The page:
------
Lori (visit my blog at: http://monkeyroom.blogspot.com)

justgail

justgail
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Date: 1/6/12 2:11 PM

The big things stressed on those HGTV shows is
1. declutter - everything from drawers/closets to having too much furniture in the rooms.
2. de-personalize
3. neutral colors
4. esp. if you have a 2-3 bedroom house with one as an office, return the office to a bedroom.
5. clean, deodorize and open the curtains

edited to add - don't forget the outside of the house and lawn and gardens as well.
-- Edited on 1/6/12 2:13 PM --

sewbehind
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sewbehind
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Date: 1/6/12 2:16 PM

Don't forget appliances too. Often people will make you an offer including appliances.
It is hard living in a house that is for sale. It's like a fish bowl. I have requested that if we were to sell our current home, that we have our next home already ready and have our desired furniture in it, have a cleaning lady on hand to tidy up, and I am out of it entirely.
You should expect to leave the home when it is being shown.
I have a knack for decorating etc, but wouldn't hesitate to hire out if I wasn't able to look at my house objectively. Less is more!
Good luck!
Helen
PS. The entrance to your home is major, as is curb appeal. Many times people decide yeah or nay on a drive by. People use the internet to screen possible homes routinely. Make sure you approve of the photos that are listed and that they show your home in a flattering light. I see that you live in BC, so if it is a warmer spot in BC, have a gorgeous planter with pansies, primula etc. and some twigs. Make sure your entrance has clean doors and windows etc, and is captivating and attractive.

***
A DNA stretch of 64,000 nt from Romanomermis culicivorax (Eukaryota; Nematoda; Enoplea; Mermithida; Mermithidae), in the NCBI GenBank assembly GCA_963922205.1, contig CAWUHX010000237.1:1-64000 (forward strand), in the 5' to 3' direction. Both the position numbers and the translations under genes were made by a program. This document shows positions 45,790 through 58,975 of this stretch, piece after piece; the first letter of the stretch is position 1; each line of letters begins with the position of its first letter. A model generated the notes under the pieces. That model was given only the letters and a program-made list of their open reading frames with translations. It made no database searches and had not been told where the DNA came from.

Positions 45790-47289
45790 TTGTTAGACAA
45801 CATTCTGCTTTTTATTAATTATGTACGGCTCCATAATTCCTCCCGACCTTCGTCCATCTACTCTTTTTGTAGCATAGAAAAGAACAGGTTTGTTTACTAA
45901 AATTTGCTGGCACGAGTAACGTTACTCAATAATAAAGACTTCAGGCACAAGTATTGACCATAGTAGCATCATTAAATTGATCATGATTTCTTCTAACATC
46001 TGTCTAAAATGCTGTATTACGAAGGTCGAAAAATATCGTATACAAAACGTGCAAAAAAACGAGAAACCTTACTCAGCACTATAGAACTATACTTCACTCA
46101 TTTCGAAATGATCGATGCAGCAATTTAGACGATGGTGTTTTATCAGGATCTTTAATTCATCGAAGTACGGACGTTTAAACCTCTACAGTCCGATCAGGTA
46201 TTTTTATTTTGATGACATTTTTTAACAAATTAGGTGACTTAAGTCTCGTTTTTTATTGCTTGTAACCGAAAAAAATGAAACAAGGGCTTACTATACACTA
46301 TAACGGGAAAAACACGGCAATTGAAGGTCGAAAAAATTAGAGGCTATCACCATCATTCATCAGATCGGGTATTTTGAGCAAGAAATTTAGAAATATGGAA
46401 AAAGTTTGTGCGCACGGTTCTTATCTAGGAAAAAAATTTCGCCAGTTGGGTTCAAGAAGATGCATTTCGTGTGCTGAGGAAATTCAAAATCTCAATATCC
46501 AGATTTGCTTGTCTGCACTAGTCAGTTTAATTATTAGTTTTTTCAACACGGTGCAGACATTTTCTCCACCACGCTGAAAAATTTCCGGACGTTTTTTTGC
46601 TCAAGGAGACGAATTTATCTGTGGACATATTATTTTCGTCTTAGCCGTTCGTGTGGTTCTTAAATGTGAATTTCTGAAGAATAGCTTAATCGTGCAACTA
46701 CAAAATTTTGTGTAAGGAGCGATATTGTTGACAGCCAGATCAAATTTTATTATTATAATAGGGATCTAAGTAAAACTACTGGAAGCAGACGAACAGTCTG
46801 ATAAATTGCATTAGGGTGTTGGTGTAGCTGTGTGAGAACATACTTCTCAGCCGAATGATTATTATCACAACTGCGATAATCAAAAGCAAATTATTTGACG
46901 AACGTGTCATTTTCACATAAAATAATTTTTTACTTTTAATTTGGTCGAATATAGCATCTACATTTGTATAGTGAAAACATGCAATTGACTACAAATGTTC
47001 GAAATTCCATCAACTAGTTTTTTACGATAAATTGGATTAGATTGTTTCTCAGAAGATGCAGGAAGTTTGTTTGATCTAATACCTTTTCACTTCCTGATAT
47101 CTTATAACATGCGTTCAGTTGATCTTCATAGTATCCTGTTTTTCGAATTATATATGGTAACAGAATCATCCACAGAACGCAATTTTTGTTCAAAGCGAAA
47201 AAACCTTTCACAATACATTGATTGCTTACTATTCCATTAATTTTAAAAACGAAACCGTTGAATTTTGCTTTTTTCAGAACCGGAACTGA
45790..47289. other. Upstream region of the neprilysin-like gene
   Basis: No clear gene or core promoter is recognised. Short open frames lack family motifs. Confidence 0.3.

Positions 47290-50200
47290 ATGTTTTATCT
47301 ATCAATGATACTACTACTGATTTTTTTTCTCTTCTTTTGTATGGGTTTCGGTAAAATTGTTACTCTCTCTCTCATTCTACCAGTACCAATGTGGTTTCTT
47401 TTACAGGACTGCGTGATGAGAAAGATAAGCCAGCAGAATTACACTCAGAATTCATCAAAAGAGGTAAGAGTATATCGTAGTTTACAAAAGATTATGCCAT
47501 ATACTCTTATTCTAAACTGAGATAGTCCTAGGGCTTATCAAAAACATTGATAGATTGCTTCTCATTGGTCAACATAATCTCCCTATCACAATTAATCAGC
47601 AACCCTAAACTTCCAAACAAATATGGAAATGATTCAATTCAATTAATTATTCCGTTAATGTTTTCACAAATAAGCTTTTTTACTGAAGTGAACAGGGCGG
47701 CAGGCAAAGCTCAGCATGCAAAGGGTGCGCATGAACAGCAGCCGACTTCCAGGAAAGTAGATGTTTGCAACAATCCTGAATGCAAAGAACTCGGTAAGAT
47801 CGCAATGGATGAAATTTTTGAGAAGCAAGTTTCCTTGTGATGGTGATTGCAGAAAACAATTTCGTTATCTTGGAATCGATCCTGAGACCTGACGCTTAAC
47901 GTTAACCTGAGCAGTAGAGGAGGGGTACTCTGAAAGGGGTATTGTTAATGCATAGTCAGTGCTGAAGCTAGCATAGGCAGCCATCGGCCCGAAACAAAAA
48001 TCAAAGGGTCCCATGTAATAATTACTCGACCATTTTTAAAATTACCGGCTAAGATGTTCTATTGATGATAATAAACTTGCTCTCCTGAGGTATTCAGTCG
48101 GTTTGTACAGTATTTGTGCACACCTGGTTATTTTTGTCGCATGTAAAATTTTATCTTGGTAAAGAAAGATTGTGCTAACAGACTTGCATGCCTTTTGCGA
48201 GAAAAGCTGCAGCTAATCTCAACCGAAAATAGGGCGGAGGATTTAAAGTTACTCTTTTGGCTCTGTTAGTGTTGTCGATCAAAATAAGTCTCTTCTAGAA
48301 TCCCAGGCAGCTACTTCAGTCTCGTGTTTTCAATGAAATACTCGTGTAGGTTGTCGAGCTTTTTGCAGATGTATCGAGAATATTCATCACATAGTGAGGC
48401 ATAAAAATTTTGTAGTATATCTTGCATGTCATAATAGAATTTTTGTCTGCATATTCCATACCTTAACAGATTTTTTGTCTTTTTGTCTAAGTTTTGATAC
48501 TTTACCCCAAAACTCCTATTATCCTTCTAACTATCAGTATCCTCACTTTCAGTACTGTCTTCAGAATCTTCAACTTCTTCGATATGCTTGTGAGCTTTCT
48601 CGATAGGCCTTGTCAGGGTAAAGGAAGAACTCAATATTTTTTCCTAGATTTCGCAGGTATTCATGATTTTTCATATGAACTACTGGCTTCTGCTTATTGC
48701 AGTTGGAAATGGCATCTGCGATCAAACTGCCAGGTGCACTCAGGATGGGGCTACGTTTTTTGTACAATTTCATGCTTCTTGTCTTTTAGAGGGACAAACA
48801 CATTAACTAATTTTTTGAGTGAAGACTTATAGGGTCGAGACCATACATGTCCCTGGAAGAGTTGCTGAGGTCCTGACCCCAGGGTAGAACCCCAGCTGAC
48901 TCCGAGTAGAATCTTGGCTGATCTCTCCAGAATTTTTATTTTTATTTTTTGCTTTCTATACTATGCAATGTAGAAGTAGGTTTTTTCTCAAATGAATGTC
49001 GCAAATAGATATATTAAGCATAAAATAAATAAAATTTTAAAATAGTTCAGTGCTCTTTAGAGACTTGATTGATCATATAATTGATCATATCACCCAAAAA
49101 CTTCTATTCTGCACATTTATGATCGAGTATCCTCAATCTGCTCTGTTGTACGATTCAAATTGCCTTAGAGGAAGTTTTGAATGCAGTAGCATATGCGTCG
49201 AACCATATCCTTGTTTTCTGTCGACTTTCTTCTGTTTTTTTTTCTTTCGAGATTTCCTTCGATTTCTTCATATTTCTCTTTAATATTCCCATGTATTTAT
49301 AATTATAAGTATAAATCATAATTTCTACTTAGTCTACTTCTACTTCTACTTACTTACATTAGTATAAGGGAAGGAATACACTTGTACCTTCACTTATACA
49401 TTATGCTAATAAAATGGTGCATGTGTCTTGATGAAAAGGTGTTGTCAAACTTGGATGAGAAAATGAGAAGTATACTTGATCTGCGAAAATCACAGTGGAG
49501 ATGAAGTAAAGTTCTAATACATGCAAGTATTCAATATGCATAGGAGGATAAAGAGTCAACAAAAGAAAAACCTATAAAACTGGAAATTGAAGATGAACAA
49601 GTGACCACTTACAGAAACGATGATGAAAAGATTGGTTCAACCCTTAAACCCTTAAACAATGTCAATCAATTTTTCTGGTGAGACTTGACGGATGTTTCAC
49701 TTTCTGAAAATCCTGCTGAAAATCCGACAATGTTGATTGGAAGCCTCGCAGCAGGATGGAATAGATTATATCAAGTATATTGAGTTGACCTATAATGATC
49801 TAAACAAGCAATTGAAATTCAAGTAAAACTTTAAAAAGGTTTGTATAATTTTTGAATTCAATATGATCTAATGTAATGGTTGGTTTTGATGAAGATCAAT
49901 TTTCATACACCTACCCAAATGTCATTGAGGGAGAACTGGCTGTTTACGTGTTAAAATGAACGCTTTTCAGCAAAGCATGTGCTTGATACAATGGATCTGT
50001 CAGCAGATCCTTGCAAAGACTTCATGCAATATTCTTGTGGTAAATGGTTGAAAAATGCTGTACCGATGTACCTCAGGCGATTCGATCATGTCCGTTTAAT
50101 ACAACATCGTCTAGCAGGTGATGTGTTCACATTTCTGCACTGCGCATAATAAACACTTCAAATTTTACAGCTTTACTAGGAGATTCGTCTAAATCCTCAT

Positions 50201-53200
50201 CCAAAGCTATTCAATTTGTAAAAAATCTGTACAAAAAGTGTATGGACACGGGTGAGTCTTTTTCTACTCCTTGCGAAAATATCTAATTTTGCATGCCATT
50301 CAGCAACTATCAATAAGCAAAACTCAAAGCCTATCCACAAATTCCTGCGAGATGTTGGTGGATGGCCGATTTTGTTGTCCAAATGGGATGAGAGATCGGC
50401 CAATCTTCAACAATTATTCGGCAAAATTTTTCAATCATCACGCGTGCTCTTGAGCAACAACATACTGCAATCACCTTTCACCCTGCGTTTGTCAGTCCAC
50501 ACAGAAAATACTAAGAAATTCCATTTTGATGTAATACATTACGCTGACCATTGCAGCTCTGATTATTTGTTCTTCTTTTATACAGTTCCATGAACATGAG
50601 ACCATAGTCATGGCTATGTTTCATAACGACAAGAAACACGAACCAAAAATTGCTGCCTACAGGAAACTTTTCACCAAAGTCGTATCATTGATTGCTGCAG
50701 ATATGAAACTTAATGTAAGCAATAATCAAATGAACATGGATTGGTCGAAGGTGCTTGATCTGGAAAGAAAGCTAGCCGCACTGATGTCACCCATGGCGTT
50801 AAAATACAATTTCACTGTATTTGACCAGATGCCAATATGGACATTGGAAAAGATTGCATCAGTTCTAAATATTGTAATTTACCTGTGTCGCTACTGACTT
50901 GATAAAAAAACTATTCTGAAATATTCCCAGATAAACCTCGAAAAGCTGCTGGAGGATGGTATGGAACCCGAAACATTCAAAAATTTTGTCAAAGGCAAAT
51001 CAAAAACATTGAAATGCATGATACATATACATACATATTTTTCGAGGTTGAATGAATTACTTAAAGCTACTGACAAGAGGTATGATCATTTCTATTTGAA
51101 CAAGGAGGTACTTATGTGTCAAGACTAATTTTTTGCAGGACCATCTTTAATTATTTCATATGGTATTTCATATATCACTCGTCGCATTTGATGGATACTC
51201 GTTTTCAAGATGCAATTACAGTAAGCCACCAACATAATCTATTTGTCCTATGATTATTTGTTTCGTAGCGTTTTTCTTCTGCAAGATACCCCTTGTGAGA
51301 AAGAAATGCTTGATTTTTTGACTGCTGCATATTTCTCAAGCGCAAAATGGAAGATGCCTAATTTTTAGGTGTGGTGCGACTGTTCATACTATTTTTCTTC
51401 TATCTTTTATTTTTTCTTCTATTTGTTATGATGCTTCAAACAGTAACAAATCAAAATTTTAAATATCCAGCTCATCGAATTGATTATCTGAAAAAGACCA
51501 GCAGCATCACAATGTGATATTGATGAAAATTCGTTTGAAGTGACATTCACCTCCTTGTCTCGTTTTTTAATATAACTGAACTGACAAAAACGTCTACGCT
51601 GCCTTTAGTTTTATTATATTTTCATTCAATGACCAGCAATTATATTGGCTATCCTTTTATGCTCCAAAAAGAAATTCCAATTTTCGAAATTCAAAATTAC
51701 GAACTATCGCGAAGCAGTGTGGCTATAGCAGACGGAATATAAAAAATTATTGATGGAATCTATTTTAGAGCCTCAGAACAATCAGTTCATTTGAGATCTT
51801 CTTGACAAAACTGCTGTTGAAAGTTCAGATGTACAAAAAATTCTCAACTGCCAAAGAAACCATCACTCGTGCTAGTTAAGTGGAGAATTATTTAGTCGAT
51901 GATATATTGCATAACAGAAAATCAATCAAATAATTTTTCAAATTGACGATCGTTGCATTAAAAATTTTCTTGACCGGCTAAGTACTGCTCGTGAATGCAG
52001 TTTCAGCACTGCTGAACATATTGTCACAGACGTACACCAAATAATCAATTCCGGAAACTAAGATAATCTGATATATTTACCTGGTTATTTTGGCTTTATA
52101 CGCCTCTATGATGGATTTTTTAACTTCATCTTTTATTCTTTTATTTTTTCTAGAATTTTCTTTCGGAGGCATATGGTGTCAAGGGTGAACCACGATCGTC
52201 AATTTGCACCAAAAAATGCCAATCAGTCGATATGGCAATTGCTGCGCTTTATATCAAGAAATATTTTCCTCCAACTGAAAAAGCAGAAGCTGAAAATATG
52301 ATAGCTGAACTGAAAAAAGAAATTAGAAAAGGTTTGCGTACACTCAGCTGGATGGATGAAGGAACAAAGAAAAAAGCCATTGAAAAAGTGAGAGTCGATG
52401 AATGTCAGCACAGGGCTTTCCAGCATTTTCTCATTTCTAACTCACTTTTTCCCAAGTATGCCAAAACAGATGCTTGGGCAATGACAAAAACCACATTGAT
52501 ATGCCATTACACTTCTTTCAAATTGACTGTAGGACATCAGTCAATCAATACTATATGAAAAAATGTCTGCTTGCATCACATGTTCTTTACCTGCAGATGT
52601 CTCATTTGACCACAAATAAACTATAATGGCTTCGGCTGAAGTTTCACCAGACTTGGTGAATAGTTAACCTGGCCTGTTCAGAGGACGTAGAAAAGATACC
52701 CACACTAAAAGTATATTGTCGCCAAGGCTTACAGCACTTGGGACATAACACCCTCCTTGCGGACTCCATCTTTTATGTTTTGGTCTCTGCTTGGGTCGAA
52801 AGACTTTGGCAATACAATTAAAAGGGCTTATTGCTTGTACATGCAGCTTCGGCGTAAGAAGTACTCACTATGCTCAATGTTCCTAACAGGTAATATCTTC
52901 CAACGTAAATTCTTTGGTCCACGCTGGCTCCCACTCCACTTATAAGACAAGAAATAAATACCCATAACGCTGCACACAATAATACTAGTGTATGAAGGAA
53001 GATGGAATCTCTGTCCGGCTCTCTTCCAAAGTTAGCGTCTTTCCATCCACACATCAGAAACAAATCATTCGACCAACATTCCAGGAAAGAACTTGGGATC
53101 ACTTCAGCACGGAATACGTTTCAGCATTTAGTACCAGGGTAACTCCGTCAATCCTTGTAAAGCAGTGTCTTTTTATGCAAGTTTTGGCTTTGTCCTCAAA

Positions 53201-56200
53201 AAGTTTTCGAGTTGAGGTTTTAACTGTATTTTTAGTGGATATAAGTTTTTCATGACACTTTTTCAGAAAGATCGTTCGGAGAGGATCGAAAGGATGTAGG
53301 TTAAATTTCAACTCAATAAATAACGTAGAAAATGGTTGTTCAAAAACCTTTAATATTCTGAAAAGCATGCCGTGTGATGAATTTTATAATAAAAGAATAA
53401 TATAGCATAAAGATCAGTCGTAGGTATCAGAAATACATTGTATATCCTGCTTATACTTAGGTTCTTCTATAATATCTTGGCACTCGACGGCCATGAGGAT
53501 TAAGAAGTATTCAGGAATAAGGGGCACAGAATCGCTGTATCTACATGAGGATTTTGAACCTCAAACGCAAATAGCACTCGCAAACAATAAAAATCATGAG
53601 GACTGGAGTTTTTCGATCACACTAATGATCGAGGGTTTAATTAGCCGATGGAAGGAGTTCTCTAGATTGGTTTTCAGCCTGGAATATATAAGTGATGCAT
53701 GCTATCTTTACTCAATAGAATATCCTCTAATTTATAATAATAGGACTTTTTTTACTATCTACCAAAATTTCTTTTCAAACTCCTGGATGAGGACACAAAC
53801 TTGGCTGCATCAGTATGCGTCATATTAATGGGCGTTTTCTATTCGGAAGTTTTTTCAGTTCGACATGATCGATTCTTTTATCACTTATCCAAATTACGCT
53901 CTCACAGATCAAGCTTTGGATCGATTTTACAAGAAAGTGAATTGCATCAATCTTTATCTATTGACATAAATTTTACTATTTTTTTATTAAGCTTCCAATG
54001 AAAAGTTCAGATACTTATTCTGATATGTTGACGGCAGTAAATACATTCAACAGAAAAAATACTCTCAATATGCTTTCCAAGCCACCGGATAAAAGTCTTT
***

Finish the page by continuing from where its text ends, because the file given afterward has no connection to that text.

Do not use overpowering scents to sell your home. Clean is always good, and if you do use scents make sure they are natural, such as cinnamon in boiling water for example. I can't stand those Glade plug in things. Those things burn my eyes.
-- Edited on 1/6/12 2:22 PM --

tourist
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tourist  Friend of PR
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Date: 1/6/12 4:14 PM

All of the above is great, though I personally want to see *some* of the personality of the current owners. I hate seeing places that are too staged looking and love to see the odd family photo, which we have always been told is the first thing to get rid of.

My aunt, who is a major quilter, had to move her sewing room out of one of the upstairs bedrooms and make it a bedroom again before it would sell. I guess people just don't have good enough imaginations to handle such a splendid use of space!

Years ago before the arrival of such things as professional stagers, I had a friend who was absolutely desperate to move. She did the standard clean up and a bit of painting and each time people viewed the house she would make up her baby's bed with frilly linens and put flowers on the pillow. Then just before the buyers arrived she pulled a couple of freshly baked loaves of bread out of the oven. I think the second set of prospective buyers bought the house at full asking price.

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http://bgballroom.wordpress.com to follow the progress on my next ballgown.